The plan called for the Czech First and Fourth Armies to strike southwest from Czechoslovakia into West Germany, in conjunction with the Soviet Eighth Guards Army on their northern flank and the Hungarians to the south. Airborne troops would seize crossings over the Neckar and Rhine Rivers.

To pave the way for the advance, the Peace Loving socialist nations involved in the offensive would have cleared away opposition with tactical nuclear weapons.

“Altogether the operation will require the use of 131 nuclear missiles and nuclear bombs; specifically 96 missiles and 35 nuclear bombs,” the plan states. “The first nuclear strike will use 41 missiles and nuclear bombs. The immediate task will require using 29 missiles and nuclear bombs. The subsequent task could use 49 missiles and nuclear bombs. Twelve missiles and nuclear bombs should remain in the reserve of the front.”

Could the Warsaw Pact have done it? We know now they considered it. The only thing stopping them really would have been the United States. Maybe the Warsaw Pact looked at the USA and said, “nah”.  And so the advance West never started; on that rested the Long Peace, in whose afterglow we survive to this day.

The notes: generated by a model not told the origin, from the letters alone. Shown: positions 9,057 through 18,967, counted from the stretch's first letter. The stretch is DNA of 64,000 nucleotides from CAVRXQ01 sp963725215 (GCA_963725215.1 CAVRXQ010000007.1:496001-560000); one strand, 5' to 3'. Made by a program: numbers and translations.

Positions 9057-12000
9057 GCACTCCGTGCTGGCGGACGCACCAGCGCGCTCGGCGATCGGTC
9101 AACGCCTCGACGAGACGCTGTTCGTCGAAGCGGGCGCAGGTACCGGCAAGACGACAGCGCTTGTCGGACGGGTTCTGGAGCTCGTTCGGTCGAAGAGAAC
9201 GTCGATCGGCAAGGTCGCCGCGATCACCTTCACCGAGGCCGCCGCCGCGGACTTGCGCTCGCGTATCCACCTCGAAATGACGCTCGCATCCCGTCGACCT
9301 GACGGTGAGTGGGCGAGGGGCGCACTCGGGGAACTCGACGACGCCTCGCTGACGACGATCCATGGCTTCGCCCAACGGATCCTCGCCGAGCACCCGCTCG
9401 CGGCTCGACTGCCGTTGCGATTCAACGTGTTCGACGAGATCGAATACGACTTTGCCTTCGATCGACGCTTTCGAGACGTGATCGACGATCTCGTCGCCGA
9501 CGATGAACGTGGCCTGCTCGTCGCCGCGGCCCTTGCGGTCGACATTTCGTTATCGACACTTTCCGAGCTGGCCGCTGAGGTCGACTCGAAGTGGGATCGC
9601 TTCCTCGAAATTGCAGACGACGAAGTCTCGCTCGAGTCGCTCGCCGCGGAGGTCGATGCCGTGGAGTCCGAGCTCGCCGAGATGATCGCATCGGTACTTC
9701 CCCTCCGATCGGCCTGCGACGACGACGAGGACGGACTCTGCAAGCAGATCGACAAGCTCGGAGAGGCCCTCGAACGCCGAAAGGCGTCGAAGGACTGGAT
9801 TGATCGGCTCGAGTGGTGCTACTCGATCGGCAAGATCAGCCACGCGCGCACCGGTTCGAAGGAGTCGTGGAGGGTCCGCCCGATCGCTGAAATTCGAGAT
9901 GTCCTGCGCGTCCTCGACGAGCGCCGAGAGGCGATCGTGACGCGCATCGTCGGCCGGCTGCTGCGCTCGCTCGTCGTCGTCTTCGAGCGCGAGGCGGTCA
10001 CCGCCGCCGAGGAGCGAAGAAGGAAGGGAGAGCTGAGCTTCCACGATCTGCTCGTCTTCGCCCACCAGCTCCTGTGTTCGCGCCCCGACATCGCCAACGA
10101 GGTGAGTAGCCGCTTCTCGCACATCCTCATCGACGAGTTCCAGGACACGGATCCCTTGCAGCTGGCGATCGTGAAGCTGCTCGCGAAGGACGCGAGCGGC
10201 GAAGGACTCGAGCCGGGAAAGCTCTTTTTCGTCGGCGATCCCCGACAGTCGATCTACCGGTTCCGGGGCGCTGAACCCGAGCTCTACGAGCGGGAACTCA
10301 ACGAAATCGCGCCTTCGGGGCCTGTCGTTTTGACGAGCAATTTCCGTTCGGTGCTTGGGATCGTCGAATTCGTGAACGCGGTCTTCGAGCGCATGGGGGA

A new realization of the American role in preserving peace has returned to Western Europe on the heels of the Syrian and Ukranian debacles.

The U.S. military’s gradual, 20-year drawdown in Europe looks to be abruptly ending as the Russian invasion of Crimea casts a spotlight on U.S. European Command and fuels calls for reshaping the military mission there after decades of post-Cold War calm.

President Obama met with NATO leaders in Brussels on Wednesday and sought to reassure the 28 allied countries in Europe of U.S. military support in the event of further Russian aggression.

“We have to make sure that we have put together very real contingency plans for every one of these members, including those who came in out of Central and Eastern Europe,” Obama said at a news conference in Brussels on Wednesday.

The old ‘I reject unproven missile defense sytems, stop all future combat weapons and zero out our nuclear weapons’ line seems to have lost some of its gloss.  Recently Obama gave a speech in Europe with less than a rousing reception.

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Yee Gads

March 27th, 2014 - 1:38 pm